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Keywords:

  • vitamin D;
  • deficiency;
  • absorption;
  • administration;
  • diet

Abstract

Many patients treated for vitamin D deficiency fail to achieve an adequate serum level of 25-hydroxyvitamin D [25(OH)D] despite high doses of ergo- or cholecalciferol. The objective of this study was to determine whether administration of vitamin D supplement with the largest meal of the day would improve absorption and increase serum levels of 25(OH)D. This was a prospective cohort study in an ambulatory tertiary-care referral center. Patients seen at the Cleveland Clinic Foundation Bone Clinic for the treatment of vitamin D deficiency who were not responding to treatment make up the stugy group. Subjects were instructed to take their usual vitamin D supplement with the largest meal of the day. The main outcome measure was the serum 259(OH)D level after 2 to 3 months. Seventeen patients were analyzed. The mean age (±SD) and sex (F/M) ratio were 64.5 ± 11.0 years and 13 females and 4 males, respectively. The dose of 25(OH)D ranged from 1000 to 50,000 IU daily. The mean baseline serum 25(OH)D level (±SD) was 30.5 ± 4.7 ng/mL (range 21.6 to 38.8 ng/mL). The mean serum 25(OH)D level after diet modification (±SD) was 47.2 ± 10.9 ng/mL (range 34.7 to 74.0 ng/mL, p < .01). Overall, the average serum 25(OH)D level increased by 56.7% ± 36.7%. A subgroup analysis based on the weekly dose of vitamin D was performed, and a similar trend was observed.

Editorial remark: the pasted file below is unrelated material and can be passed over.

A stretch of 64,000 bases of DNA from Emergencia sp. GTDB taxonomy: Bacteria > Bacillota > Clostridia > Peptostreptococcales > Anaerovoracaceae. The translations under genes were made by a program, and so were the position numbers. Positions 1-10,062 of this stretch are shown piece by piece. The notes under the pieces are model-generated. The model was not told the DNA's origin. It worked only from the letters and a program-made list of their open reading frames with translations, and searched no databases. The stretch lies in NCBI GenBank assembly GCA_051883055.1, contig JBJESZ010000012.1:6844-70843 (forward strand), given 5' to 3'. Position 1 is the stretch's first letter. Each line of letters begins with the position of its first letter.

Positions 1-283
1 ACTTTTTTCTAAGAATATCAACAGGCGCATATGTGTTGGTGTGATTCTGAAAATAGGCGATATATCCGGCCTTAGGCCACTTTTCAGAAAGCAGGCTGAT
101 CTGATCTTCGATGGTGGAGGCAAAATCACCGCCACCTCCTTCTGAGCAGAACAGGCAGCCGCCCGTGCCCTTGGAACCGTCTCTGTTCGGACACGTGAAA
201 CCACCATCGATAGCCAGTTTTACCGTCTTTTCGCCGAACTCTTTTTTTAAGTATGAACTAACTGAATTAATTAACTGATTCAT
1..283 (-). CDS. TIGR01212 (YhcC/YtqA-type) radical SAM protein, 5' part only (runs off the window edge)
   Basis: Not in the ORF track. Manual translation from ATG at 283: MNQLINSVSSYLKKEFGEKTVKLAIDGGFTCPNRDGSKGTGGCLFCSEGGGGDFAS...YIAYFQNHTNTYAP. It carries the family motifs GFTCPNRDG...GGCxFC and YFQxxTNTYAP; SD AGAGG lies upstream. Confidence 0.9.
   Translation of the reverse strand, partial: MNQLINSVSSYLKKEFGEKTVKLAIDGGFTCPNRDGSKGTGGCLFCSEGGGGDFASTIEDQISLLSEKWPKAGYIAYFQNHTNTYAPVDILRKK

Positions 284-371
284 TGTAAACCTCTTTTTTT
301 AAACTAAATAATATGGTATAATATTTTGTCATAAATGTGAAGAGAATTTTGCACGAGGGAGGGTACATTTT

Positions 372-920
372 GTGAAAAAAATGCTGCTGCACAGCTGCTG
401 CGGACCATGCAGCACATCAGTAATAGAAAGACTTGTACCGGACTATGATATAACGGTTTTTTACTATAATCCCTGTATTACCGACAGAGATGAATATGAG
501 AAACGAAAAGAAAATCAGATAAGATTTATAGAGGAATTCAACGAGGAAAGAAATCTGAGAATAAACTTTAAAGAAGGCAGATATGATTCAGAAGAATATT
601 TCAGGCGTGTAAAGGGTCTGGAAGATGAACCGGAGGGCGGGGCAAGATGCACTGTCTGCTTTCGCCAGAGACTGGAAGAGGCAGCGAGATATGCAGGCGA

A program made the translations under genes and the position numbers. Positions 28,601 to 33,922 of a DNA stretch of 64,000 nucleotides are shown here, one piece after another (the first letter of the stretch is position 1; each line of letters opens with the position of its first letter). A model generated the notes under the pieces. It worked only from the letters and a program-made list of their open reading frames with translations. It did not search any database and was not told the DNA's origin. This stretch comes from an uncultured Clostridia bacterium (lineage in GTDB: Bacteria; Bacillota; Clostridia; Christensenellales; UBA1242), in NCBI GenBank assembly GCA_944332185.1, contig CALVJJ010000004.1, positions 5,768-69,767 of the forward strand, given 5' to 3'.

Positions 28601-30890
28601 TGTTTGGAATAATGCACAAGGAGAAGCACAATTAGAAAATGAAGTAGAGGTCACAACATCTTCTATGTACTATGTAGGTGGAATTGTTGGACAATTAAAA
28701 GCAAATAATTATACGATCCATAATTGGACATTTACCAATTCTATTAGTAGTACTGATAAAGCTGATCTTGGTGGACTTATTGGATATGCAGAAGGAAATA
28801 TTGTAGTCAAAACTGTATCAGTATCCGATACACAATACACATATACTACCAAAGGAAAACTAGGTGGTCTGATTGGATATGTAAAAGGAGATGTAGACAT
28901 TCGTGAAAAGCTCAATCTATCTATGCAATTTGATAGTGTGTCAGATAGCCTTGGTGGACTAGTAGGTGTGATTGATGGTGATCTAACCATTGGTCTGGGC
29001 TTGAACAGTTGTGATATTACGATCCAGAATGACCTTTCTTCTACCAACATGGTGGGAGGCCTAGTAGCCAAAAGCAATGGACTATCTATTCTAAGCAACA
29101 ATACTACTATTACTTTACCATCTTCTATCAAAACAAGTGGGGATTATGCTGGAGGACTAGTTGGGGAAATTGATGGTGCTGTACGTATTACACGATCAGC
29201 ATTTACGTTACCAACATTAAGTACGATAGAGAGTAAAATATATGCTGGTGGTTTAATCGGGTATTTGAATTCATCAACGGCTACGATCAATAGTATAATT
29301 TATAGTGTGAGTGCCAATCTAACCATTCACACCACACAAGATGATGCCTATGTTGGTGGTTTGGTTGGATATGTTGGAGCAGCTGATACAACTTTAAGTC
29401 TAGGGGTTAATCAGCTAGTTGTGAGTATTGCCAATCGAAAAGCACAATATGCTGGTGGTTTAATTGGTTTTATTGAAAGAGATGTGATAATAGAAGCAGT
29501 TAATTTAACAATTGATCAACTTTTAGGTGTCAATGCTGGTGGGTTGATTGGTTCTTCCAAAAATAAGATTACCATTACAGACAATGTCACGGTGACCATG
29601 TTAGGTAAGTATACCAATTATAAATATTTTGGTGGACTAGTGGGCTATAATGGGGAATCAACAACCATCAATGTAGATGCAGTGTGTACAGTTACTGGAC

Thus it is concluded that taking vitamin D with the largest meal improves absorption and results in about a 50% increase in serum levels of 25(OH)D levels achieved. Similar increases were observed in a wide range of vitamin D doses taken for a variety of medical conditions. © 2010 American Society for Bone and Mineral Research